Latest posts by Charles D. Schultz (see all)
- Where are Future Gear Guys and Gear Gals Coming From? - March 5, 2015
- Secret Weapon: Checklists - March 3, 2015
- Sleeping on It? - February 26, 2015
My e-mail correspondent was worried about making a bad career move. Since it is unlikely that people starting out in the gear trade today will work for one company their entire career, worrying about making a “bad move” is valid. If you change jobs or employers to advance yourself, you will occasionally have regrets.
In 43 years I have worked for eight different companies, including my own. There were days when each and every one of them seemed like a career mistake, and there were days when each seemed like a dream job. Each assignment taught me something that I have applied elsewhere, so none of those jobs was a complete waste of time.
My biggest regret in moving around was the toll it took on my family. Fortunately my wife came from a family that relocated frequently and my now adult children considered the moves good preparation for “modern life.” All of us learned to adapt to new surroundings and make new friends quickly.
Coming back to my correspondent’s question of, “How can I tell if it’s going to be a bad career move?” the worst moves I made were made under the pressure of “needing” a new job. When you have bills to pay you can sometimes overlook warning signs. Leaving a “leaking ship” for a “sinking ship” is understandable when the situation is not clear.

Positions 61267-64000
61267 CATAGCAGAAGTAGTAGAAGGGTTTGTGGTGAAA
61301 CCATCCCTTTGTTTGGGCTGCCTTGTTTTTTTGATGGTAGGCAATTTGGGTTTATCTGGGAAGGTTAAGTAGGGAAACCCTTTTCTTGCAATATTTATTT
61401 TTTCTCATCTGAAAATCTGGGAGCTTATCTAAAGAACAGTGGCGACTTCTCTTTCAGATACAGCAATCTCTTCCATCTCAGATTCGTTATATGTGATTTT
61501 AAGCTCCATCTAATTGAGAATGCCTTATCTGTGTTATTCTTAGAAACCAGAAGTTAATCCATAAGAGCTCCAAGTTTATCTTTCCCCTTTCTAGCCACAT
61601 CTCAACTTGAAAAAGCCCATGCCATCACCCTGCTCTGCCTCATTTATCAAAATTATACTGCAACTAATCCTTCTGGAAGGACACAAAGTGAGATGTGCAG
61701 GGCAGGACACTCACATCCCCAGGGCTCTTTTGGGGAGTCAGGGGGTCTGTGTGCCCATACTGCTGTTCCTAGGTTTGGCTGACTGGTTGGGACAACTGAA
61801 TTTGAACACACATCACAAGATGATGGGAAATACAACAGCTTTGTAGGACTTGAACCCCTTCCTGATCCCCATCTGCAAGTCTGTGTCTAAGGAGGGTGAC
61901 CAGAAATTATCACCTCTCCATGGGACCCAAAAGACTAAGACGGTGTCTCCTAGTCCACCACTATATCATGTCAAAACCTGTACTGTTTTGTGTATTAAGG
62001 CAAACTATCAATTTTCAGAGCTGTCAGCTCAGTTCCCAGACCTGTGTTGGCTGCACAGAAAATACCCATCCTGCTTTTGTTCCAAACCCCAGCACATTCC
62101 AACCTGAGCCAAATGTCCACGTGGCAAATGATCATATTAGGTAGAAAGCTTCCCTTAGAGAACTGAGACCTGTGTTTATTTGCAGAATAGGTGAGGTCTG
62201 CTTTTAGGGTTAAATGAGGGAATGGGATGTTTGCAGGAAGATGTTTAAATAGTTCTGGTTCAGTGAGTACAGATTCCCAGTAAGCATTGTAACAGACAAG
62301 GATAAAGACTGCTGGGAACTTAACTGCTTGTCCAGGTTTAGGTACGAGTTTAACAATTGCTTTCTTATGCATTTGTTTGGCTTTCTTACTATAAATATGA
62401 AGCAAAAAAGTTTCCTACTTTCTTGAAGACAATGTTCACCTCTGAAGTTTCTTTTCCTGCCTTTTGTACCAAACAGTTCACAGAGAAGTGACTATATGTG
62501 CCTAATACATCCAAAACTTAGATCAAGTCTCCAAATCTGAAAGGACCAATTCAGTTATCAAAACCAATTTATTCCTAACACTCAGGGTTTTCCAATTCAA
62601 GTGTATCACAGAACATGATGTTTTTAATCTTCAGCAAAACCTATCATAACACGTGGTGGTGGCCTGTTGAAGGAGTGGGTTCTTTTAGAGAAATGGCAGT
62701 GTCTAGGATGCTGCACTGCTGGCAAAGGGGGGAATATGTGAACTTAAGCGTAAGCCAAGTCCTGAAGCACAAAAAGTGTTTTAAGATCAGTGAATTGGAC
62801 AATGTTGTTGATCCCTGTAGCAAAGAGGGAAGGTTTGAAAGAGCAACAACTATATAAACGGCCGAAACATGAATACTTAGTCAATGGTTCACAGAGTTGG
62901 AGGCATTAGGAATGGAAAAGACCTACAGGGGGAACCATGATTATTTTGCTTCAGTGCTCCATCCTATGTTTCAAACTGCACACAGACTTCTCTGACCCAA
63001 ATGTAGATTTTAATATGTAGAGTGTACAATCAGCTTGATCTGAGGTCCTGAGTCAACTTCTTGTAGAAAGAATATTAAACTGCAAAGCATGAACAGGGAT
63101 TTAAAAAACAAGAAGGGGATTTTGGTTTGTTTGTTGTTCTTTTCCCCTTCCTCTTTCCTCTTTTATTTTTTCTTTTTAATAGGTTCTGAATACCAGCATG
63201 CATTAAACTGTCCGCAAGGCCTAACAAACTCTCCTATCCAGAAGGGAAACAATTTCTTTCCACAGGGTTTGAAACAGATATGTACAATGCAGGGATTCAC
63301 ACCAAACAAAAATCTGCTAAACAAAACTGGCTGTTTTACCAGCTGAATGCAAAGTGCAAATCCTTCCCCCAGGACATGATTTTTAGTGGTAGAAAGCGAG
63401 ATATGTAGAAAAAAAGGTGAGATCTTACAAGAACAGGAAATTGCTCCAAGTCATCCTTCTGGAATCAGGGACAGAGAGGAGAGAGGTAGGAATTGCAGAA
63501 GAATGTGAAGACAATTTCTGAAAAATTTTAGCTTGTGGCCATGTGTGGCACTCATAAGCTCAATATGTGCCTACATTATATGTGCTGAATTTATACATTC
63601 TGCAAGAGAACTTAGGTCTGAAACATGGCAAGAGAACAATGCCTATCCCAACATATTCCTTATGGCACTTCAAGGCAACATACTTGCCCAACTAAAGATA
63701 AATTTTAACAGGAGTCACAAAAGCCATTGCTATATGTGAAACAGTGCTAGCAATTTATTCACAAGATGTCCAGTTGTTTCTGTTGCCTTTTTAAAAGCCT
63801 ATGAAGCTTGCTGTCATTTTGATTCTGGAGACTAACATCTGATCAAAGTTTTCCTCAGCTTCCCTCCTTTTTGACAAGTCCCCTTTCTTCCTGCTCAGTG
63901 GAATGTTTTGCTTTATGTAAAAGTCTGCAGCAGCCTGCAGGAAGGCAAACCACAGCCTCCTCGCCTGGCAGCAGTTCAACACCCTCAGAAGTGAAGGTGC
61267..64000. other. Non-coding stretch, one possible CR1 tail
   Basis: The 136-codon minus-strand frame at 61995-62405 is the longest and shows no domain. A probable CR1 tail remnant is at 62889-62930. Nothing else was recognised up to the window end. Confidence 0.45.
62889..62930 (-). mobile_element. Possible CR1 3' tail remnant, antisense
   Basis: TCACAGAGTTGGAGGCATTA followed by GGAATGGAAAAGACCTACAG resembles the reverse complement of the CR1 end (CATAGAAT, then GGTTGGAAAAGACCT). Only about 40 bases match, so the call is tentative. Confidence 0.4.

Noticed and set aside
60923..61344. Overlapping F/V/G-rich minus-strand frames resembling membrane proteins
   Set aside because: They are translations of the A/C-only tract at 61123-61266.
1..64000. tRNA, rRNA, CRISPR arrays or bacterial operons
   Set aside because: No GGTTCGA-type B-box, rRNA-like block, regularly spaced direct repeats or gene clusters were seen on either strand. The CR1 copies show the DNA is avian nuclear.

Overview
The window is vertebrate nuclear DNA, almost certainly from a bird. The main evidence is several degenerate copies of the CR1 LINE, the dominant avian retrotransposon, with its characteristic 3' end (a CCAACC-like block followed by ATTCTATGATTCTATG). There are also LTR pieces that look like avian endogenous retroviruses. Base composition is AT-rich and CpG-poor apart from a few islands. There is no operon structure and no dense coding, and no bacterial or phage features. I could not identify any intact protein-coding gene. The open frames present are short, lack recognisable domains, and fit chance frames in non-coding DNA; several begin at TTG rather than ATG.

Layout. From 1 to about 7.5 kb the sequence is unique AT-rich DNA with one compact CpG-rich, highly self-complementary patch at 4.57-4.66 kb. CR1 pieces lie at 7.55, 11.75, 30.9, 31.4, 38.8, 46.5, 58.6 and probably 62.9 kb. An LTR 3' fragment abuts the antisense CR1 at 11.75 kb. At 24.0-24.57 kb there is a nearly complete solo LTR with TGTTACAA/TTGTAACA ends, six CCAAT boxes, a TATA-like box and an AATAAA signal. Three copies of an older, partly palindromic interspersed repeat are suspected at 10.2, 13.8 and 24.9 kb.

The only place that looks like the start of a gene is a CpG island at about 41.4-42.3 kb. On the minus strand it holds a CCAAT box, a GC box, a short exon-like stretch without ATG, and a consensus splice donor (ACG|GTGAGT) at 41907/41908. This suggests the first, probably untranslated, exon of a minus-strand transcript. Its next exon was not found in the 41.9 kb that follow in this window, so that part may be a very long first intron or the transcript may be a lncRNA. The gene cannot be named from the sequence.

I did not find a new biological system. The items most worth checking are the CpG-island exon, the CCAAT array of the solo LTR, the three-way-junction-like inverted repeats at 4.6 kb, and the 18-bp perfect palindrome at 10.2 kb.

My young friend pretty much answered his own question though. The way to avoid bad career moves is networking. Whether you need a new opportunity, are stagnant where you are, or aren’t sure if an opportunity is worth pursuing, the “answer” starts with networking.
Alumni groups, LinkedIn contacts, and friends in the industry are all good sources of opinions on your situation. Be careful to protect yourself from “word” getting back to your current company. I once learned my boss was trying to trade me to a customer for a “favor to be named later” and wasn’t sure what to do. It was awkward to discuss my career goals with him under those circumstances but eventually my work responsibilities were rearranged to better use my skill set.
The worst career move is leaving a job you enjoyed because you were afraid to ask your employer for a job you could love. Be the best gear guy or gear gal you can be and you might be amazed at what doors open up for you.